Newt Gingrich and the GOP’s Creeping Authoritarian Streak

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Christopher Halloran/Shutterstock
Christopher Halloran/Shutterstock

I’ve always had a soft spot for Newt Gingrich. While I grew disappointed in his Trump boosterism, I always admired his intellect (heck, I even made the case that he should be Trump’s running mate).

But a comment he made Sunday on Fox News suggests Gingrich has tipped too far toward MAGA world’s worst authoritarian instincts to be redeemable.

Gingrich warned that Republicans will retake power after the 2022 midterms, and “all these people who have been so tough, and so mean, and so nasty are going to be delivered subpoenas for every document, every conversation, every tweet, every email.” In other words, Democrats who are investigating the Jan. 6 Capitol riot will have their turn in the barrel, just as soon as Republicans take over the gavels.

“I think when you have a Republican Congress,” the former House Speaker continued, “this is all going to come crashing down. And the wolves are going to find out they are now sheep and they’re the ones who are going to face a real risk of, I think, jail for the kind of laws they’re breaking.”

Matt Gaetz Backs Newt Gingrich’s Threat to Punish Jan. 6 Investigators

The “wolves” Gingrich refers to are better explained in his recent Newsweek column titled, “The Wolves Will Become Sheep.” In this piece, he accuses the Jan. 6 Committee of being a “lynch mob,” but (as was the case in his TV segment) does not cite any specific laws that have been broken by investigators. The closest he comes to making an actual indictment is to say that “The Jan. 6 Select Committee is in the process of potentially bankrupting scores of Americans who worked for or supported President Trump. They face financial ruin defending themselves against the committee’s attack.”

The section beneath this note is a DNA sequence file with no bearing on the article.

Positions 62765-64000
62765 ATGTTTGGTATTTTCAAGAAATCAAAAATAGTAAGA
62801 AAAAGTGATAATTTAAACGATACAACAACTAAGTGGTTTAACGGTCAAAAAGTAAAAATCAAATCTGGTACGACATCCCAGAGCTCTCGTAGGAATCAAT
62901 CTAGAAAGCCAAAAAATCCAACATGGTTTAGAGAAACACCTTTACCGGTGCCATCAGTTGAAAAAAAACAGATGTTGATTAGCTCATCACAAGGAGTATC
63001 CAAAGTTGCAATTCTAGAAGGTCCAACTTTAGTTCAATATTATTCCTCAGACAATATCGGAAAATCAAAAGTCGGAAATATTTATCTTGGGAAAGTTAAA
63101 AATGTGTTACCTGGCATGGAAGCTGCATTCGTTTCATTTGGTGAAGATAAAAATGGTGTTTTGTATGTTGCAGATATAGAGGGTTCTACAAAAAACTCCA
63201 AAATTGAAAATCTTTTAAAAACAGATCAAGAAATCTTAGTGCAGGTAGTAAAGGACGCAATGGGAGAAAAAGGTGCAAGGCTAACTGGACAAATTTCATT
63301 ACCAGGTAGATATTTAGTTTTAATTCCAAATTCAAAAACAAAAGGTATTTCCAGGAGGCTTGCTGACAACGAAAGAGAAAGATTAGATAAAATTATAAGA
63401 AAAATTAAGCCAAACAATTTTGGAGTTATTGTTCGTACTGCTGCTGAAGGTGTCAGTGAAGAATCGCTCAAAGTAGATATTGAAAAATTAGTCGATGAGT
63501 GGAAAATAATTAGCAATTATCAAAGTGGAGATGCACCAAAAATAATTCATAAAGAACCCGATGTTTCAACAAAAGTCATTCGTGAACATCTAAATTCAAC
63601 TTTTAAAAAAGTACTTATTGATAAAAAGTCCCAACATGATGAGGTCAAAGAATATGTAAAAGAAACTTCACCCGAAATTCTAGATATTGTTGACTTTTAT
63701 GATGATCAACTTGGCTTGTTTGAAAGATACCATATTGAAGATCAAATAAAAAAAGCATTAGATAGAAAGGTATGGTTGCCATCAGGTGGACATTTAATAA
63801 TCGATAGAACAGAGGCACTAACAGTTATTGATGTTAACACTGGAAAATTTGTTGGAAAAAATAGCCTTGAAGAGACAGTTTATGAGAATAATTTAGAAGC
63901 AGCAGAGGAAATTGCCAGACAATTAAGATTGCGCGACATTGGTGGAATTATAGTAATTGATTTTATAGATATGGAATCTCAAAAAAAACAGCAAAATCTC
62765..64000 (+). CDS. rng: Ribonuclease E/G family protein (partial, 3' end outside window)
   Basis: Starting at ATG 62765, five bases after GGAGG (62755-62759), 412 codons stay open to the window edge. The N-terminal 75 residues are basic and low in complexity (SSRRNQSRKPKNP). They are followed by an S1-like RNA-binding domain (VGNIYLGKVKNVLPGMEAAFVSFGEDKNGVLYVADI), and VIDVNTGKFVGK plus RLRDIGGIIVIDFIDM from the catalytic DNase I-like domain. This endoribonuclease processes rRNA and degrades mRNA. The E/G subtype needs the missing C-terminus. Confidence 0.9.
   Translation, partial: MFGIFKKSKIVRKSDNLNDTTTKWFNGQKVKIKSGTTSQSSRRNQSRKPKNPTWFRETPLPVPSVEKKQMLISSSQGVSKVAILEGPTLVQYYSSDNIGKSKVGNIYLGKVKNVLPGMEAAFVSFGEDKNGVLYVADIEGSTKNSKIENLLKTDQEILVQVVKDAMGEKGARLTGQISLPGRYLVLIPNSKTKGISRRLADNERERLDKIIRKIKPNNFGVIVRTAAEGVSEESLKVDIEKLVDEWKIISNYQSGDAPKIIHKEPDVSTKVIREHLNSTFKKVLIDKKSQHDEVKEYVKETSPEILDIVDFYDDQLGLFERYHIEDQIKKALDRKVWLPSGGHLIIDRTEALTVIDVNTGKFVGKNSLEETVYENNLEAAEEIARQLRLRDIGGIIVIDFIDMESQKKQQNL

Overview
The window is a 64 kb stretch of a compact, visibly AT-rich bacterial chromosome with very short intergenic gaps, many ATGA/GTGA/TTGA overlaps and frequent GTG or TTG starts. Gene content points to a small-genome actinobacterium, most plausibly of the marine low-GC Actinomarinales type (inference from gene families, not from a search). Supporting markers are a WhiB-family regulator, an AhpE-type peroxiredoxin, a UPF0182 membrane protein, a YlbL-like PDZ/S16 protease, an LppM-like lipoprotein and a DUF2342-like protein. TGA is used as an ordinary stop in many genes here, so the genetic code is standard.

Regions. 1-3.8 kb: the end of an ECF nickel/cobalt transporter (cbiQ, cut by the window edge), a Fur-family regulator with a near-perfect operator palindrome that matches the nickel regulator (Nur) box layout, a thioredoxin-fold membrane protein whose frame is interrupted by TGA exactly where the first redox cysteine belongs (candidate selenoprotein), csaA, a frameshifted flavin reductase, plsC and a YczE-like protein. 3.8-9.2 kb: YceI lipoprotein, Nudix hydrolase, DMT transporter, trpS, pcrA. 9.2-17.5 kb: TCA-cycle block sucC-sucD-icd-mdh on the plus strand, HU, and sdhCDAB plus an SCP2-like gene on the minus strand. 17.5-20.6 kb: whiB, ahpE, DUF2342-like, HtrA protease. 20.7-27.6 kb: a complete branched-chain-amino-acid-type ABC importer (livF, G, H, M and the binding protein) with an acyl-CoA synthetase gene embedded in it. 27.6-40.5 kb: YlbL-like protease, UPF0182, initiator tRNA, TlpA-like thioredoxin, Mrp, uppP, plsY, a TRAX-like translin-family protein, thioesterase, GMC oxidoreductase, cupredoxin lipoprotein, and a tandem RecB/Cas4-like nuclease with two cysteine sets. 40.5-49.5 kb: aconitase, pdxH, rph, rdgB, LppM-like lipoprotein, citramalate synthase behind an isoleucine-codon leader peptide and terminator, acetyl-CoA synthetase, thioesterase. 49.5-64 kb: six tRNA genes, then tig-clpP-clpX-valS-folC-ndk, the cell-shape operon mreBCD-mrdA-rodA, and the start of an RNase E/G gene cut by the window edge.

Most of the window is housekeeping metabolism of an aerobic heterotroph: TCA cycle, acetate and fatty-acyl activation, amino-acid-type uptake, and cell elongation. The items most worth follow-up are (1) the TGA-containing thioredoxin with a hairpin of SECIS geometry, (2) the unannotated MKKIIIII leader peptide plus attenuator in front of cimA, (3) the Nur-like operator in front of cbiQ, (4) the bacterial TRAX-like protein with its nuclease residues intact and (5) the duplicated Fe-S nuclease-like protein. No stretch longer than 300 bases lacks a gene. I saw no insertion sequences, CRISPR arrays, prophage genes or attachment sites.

Gingrich responded to my emailed request for clarification by referring me to a Substack essay written by Glenn Greenwald, who does cite examples, including raising the theory that Congress simply does not have the constitutional authority to conduct this sort of investigation. Greenwald also argues the committee is playing hardball for no legitimate purpose. Citing a subpoena against former Trump campaign spokesman Taylor Budowich, he alleges that the committee schemed “with JPMorgan and its counsel Loretta Lynch to ensure that [he had] no time to seek judicial relief regarding the committee’s attempt to obtain mounds of his personal and financial records.”

Regardless, Gingrich and Greenwald’s legal arguments should be adjudicated on the merits right now, as opposed to the former House speaker dropping thinly veiled threats of future retaliation—threats that include the word “jail.” After all, the Supreme Court just rejected Trump’s attempt to block documents from being sent to the Jan. 6 Committee. Presumably, this suggests the committee has a legal right to conduct the investigation.